It never quite seems like it, but a new convenience device is always a tradeoff between personal ability and technological ability. As the technology makes one thing easier, the personal skills and qualities required for the old, manual way start to dull and die off. Those qualities—which include things like initiative, patience, awareness, problem-solving, and the simple willingness to use one’s body—didn’t become obsolete along with the channel knob or the written letter, they just became less well developed across the whole population.

We are certainly worse at simply getting through our day without being entertained, and nobody could argue that’s a good thing. In 1988, the notion of watching a movie while waiting for a bus would have been unthinkable. Today, it’s becoming increasingly unthinkable to spend any time waiting without electronic entertainment.

It’s not all or nothing, but to the extent that we use a device to circumvent the need for patience, or any other human quality, the less we develop that quality, and the more we need the device. Between those two capabilities—watching movies almost anywhere you like, and waiting patiently almost anywhere you like—which one would you rather lose? The internal one or the external one?

We can assume that behind almost every new technologically-endowed superpower we accept, at least one unpurchaseable skill or attribute is slowly withering, and it isn’t necessarily a quality we no longer need.

For example, new technologies have greatly reduced the need to use our bodies at work, in both blue and white collar sectors. This change has many worthwhile upsides of course, but depending on the type of work, it can leave our bodies so underused that it’s common to go right from a workplace to a gymnasium, just to add another hour of economically unproductive work—running in place on treadmills and lifting dead pieces of iron. We’re making up for a known deficiency created by otherwise helpful technologies, even though staying strong and active never lost any value—it just became easier and easier to neglect.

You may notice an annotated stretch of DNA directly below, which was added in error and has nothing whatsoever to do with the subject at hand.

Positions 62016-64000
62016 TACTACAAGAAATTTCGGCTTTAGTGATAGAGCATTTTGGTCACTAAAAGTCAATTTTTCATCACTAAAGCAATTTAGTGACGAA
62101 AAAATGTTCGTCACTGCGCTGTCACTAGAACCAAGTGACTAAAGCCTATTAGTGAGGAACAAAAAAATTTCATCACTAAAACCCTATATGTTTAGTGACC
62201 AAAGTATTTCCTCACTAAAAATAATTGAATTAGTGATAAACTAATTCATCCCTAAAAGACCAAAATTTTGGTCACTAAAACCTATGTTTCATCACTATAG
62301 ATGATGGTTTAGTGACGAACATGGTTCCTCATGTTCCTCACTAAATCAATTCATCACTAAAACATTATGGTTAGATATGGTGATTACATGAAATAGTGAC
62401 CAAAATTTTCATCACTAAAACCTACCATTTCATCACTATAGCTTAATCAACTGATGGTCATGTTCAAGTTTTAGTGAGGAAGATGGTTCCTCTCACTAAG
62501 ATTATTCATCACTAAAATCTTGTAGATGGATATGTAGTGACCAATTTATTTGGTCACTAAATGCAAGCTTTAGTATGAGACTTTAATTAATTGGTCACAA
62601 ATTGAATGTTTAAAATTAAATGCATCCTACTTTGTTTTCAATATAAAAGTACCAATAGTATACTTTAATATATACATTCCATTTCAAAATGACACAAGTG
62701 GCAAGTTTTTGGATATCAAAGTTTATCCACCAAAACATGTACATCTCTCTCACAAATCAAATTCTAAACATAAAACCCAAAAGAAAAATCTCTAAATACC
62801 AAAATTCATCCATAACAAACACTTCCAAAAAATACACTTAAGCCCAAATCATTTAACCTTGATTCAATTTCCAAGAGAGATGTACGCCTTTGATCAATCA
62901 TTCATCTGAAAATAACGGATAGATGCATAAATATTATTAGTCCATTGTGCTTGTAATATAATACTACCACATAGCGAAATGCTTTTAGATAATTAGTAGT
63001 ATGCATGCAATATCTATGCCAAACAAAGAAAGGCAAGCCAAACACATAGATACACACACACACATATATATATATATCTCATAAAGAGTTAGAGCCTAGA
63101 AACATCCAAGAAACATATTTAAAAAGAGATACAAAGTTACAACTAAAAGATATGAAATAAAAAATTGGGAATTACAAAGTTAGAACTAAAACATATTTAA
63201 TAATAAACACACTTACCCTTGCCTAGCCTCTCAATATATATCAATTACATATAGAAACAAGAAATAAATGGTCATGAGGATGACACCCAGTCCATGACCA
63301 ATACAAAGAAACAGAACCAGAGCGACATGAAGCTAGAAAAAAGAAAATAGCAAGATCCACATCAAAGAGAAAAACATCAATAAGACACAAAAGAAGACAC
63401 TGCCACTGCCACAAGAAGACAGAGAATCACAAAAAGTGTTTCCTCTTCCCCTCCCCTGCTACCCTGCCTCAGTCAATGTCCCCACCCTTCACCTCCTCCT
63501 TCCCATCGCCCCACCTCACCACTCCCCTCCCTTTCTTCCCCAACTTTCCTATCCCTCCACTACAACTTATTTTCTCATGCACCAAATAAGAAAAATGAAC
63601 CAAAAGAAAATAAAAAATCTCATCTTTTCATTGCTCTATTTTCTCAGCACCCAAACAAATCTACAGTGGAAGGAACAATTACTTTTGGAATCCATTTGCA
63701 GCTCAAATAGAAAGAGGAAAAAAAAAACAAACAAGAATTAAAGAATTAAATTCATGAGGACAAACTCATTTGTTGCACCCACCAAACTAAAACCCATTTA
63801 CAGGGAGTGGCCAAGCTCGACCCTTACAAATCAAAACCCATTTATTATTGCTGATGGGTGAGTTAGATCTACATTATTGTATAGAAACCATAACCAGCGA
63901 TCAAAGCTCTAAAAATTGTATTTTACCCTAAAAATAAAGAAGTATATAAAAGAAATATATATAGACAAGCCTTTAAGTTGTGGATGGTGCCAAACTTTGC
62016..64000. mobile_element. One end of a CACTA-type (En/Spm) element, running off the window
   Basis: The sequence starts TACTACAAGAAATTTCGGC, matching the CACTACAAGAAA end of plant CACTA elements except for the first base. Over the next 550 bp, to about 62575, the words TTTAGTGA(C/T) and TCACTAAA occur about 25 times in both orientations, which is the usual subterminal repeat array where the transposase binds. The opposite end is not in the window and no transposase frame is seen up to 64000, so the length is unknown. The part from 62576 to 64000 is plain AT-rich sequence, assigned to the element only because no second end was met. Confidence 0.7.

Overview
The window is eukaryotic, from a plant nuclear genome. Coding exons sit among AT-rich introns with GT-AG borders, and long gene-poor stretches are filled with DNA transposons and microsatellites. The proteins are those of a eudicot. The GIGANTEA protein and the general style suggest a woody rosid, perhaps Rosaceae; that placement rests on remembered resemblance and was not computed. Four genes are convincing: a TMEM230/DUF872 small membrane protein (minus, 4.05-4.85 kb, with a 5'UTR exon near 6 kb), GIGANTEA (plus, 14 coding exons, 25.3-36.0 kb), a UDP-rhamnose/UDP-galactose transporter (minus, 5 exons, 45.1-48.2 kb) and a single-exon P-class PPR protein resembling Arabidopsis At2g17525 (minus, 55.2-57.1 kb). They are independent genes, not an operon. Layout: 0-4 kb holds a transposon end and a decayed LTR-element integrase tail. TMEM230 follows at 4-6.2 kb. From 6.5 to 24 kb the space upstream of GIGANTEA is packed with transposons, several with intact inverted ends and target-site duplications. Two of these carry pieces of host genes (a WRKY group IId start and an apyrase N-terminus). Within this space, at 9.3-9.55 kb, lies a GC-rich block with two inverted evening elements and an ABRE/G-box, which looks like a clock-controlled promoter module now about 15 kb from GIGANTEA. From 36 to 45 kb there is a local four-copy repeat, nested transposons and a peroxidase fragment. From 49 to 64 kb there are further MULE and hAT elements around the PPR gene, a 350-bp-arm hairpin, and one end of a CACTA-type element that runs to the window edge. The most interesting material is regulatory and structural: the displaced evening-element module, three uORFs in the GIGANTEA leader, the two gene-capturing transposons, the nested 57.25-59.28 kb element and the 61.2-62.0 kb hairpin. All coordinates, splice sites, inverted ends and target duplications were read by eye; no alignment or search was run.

New inventions never simply add ease to what we’re already doing. They provide ease in one area, usually a very specific one, at the cost of slowly starving any personal skills—often broadly-applicable ones—that the old way used to keep sharp.

The easier the tasks we’re sparing ourselves, the higher we’re holding convenience over self-reliance, and the more helpless we become without our tech. Using a chainsaw to replace hours of axe work is probably a sensible tradeoff, but using voice-activated software to spare us from moving our arms is probably not.

I don’t know what I want for Christmas, but it would be great if it made me better at some fundamental human quality instead of worse. But that would make me impossible to shop for.

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Photo by Caleb Woods

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{ 4 Comments }

Henry Lambert November 29, 2017 at 10:30 pm
Md Nayeem November 30, 2017 at 10:18 am

We used to follow technological innovation as for getting our way easily. It has been going on science bronze age & now this is virtual era, where technologies ease our job in more convenient way, which is somehow, making us lazy & for someone, generating high values. So its our choice, how will we use our advantages…

{ Reply }

Myfinancekits December 9, 2017 at 1:27 pm

If anyone will make any significant progress or achievement in life, he should be ready to step out from his/her comfort zone

{ Reply }

Peggy December 10, 2017 at 8:31 pm

I resent the intrusion of electronics in my day to day life. I am very seldom in the same room as my cell phone. People around me have their phone front & center at all times. Waiting rooms and gyms and now gas stations have televisions. It is impossible to get away from TV! I think you are right that people “need to be entertained” now instead of being creative or thoughtful as a way of coping with waiting in line, for the doctor, etc. Electronic “helpers” are not only coaxing people away from creativity and activity, but actively interfering with the option for silence.